How Pixalive, India’s own social media app, came into play

There’s a popular quote in the television series Game of Thrones which goes, “Never forget what you are. The rest of the world will not. Wear it like armour, and it can never be used to hurt you.” This rings true in the case of Rajasekar Sundaresan, CEO and Founder of Pixalive, a social network application made in India. He decided to wear his social status as an armour after being constantly denied opportunities.

Hailing from a family of farmers in Krishnagiri, Rajasekar was passionate about engineering, but wasn’t financially ready. There was a ray of hope when he met Dr APJ Abdul Kalam at MIT, asking for financial support. In a way, the seed for his dreams was sown by Kalam.

How Pixalive, India’s own social media app, came into play

Armed with a degree in Electronic Engineering, Rajasekar was doing good for himself as a network engineer in Wipro. He was planning to leave for Canada along with his fiancée.

All was well, until the bride’s parents discreetly married their daughter to a wealthy groom.

It was the same month when the Snapchat CEO made a controversial statement that his app was not meant for “poor countries like India”.

“The incidents hit me hard and I began to introspect. I decided to create a social media platform based in India,” says the 28-year-old.

With his networking experience, Rajasekar was confident about the overall wireframing of the application. But he wasn’t sure how things worked in the real world. Which is why he met Ankush Sachdeva, CEO of ShareChat, in Bangalore in 2017. “I had the idea and Ankush had the team, I thought we could work together. But he turned down the offer,” he says.

He was also in contact with Kavin Bharti Mittal, CEO of Hike messenger, “Since I’m a newcomer, I was very nervous. I contacted them mainly to understand the workflow,” he adds.

It was his father who came to his rescue. The real challenge, Rajasekar says, was to convince his farmer-father about the start-up.

How Pixalive, India’s own social media app, came into play

For Pixalive to come alive, he had to pledge his only asset — agricultural land.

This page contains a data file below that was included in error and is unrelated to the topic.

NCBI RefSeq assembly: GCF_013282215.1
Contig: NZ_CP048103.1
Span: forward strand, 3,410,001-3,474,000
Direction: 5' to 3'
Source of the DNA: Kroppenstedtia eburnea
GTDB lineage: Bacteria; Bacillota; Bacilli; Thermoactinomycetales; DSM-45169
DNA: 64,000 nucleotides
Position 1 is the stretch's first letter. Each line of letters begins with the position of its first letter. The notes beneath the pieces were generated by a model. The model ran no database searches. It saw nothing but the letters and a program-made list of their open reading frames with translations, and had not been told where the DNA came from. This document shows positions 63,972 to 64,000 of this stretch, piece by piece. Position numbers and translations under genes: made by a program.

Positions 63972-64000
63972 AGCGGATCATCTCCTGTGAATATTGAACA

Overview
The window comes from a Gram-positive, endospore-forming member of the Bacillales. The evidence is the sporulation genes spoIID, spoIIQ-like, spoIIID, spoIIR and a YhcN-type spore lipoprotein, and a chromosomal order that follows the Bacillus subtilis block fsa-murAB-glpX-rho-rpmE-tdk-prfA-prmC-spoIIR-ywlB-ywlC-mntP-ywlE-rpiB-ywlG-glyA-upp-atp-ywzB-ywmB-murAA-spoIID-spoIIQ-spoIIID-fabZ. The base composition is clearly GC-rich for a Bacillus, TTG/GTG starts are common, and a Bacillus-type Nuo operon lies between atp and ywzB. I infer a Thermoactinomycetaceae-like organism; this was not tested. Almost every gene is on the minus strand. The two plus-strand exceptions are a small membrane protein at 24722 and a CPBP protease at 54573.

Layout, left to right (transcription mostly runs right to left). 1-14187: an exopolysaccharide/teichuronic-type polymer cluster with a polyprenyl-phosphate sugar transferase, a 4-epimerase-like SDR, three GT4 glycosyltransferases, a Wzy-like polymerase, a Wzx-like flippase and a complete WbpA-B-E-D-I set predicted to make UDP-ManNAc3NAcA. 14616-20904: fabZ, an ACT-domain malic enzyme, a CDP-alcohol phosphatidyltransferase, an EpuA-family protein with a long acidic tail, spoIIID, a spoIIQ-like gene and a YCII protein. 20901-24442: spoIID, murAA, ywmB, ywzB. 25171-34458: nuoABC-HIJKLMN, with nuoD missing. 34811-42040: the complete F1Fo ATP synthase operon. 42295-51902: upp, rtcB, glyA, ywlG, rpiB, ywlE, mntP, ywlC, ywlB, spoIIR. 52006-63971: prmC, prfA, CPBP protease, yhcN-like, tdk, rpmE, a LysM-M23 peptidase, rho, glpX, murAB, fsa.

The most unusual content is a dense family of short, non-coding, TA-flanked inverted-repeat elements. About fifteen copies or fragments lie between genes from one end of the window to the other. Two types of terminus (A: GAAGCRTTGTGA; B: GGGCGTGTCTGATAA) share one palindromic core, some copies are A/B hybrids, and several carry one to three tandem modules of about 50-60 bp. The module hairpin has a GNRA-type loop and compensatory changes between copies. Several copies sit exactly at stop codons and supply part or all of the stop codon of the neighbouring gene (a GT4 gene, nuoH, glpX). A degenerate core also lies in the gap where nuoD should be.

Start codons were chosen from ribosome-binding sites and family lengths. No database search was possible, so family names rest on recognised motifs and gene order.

How it works

A simple search on Google Play results in scores of applications that offer a variety of services. But what if there was an app that brought together all the features under one umbrella? This was the brainchild of Rajasekar Sundaresan.

“There are two ways of looking at it. Firstly, the app is made in India, which means that your data is safe here. And secondly, people are dependent on various applications that consume both time and memory. For instance, they use TikTok and Dubsmash for videos, Instagram for photos and so on. With Pixalive, we wanted to develop an user-friendly app,” he explains. On the surface, Pixalive is divided into five regions and has three feeds — Following, For Me and Near Me. While basic features include text, photo and video, the app stands out with its voice-to-text conversion, which Rajasekar believes will be helpful for less-privileged users. It has a discover option that allows users to follow people. The app comes with a predefined algorithm that lists ‘must-follow’ users, shortlisted based on the number of likes for their posts. Another highlight is its distance option, that displays content trending around a particular locality. But where the app falters is that the posts will automatically disappear after seven days.

Rajasekar is ecstatic that Pixalive has garnered over 60,000 downloads and 57,000 active members from over 100 countries, since its launch in December last year. Basking in the glory, Rajasekar is equally puzzled about the reception, “Even for Snapchat, it took eight months to get that reach. I think people must have watched my speech that’s gone viral.”

When Rajasekar started out, nobody believed his vision, “Now, a lot of investors are approaching me,” he smiles.

Pixalive app is currently available only for Android users. For details, visit:

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Printable version | May 8, 2021 1:15:03 AM |

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